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06 October 2004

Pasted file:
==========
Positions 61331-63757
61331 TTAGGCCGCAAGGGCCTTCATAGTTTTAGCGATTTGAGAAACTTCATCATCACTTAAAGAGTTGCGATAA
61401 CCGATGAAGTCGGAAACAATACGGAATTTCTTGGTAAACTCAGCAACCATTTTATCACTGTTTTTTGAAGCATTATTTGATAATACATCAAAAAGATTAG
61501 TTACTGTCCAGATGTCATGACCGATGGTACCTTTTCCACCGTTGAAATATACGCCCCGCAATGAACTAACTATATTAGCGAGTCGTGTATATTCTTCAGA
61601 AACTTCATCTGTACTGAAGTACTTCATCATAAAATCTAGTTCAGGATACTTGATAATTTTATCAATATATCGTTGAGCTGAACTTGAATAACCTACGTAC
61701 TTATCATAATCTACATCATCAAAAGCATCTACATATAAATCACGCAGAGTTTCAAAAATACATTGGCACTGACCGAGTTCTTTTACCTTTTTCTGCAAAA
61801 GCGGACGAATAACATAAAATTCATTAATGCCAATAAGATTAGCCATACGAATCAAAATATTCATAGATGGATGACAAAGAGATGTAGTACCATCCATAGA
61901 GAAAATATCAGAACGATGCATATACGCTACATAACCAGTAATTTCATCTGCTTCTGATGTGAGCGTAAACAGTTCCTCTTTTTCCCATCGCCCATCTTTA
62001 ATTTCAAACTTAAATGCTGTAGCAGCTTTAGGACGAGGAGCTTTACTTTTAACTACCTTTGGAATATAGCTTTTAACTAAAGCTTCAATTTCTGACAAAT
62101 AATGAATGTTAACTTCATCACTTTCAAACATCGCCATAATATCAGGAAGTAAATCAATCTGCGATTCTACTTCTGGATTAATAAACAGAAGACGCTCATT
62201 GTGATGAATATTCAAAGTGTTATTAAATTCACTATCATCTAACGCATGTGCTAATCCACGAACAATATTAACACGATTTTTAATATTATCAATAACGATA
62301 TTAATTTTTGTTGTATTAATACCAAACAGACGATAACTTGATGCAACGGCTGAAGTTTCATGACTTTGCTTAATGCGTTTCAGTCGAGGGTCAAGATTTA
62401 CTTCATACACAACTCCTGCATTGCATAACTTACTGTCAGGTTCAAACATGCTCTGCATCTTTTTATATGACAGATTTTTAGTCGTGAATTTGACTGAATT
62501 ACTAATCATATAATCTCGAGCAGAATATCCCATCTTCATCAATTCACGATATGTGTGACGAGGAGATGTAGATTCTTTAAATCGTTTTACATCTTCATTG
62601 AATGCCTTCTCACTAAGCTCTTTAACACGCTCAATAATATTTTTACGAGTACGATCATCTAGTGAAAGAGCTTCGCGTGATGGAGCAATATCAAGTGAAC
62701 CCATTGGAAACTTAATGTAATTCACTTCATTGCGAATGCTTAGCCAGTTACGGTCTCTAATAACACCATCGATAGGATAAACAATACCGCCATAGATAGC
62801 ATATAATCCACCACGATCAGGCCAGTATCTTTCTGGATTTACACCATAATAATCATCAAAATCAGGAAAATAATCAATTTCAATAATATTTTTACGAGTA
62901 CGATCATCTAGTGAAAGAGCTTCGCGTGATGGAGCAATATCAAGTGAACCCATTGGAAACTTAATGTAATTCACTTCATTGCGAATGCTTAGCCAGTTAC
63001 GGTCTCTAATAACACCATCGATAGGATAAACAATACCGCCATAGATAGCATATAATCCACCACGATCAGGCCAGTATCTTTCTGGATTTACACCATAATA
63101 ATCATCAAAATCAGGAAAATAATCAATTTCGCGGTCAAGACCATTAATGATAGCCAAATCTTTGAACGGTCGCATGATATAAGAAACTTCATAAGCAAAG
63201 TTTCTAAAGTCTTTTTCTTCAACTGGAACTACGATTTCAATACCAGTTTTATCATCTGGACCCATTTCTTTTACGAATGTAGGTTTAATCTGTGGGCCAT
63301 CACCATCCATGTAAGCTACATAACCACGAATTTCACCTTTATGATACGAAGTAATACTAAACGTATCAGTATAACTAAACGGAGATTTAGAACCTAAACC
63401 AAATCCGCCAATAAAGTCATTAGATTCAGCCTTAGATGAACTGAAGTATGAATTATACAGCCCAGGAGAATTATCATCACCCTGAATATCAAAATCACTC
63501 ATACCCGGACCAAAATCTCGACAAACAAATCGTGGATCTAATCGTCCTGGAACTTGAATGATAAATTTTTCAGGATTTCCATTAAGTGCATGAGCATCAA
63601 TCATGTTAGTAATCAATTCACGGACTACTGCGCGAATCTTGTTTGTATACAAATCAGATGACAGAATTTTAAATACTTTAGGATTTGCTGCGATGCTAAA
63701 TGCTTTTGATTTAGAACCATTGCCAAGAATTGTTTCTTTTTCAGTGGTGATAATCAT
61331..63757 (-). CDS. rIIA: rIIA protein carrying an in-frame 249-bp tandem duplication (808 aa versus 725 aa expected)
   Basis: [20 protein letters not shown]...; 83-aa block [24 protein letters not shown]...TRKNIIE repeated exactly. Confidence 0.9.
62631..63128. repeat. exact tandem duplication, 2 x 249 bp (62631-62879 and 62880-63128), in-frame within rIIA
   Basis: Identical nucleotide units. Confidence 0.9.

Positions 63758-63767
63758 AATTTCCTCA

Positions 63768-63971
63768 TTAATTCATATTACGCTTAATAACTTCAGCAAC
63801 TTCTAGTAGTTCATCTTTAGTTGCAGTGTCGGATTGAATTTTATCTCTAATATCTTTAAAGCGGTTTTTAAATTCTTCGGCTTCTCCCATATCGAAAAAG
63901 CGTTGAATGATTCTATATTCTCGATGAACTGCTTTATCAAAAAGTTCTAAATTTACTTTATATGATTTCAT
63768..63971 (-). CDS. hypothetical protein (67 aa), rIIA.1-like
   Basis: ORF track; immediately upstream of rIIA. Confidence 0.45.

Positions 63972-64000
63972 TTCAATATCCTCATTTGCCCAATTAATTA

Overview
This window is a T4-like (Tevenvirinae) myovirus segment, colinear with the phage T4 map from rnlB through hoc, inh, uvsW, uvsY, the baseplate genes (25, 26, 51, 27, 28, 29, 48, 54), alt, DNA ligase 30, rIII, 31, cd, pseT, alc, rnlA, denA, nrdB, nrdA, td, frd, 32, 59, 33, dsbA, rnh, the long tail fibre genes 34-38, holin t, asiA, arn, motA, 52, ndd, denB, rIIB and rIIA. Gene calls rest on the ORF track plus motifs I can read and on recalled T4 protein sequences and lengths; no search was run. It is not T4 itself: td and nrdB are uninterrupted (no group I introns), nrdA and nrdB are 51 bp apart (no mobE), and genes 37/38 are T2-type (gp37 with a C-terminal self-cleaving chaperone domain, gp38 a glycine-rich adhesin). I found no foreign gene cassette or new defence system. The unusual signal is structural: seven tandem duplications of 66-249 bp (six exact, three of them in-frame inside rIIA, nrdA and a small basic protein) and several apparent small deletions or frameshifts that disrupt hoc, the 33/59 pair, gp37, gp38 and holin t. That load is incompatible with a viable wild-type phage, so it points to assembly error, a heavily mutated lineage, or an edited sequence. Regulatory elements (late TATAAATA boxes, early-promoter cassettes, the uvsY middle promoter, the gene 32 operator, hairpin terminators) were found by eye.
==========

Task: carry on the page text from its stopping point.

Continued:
Domestic labour laws tend to be pro-worker. As such, employers must take seriously their obligations under the various statutes. Once an employment relationship has been established, the employer must fulfil certain statutory obligations; non-compliance entails serious consequences, including imprisonment. Consequently, employers are frequently inclined to outsource or subcontract less essential functions. The issue that arises in such circumstances is whether the workers operating under the subcontract have legal recourse against the employer and whether they should be regarded as employees. While there is no determinative test regarding the employer - employee relationship, the Supreme Court recently discussed and consolidated the principles of law that govern the issue in the context of a dispute between the workers of a cooperative society and the society itself. Historically, the supervision and control test is the prima facie test for determining an employment relationship (ie, whether the employer can control not just what an individual does, but also the way in which he or she does it). The nature or extent of control can vary between businesses. Over the years, this test has been considered to be insufficient. Other factors that were additionally considered indicative of a relationship concern:
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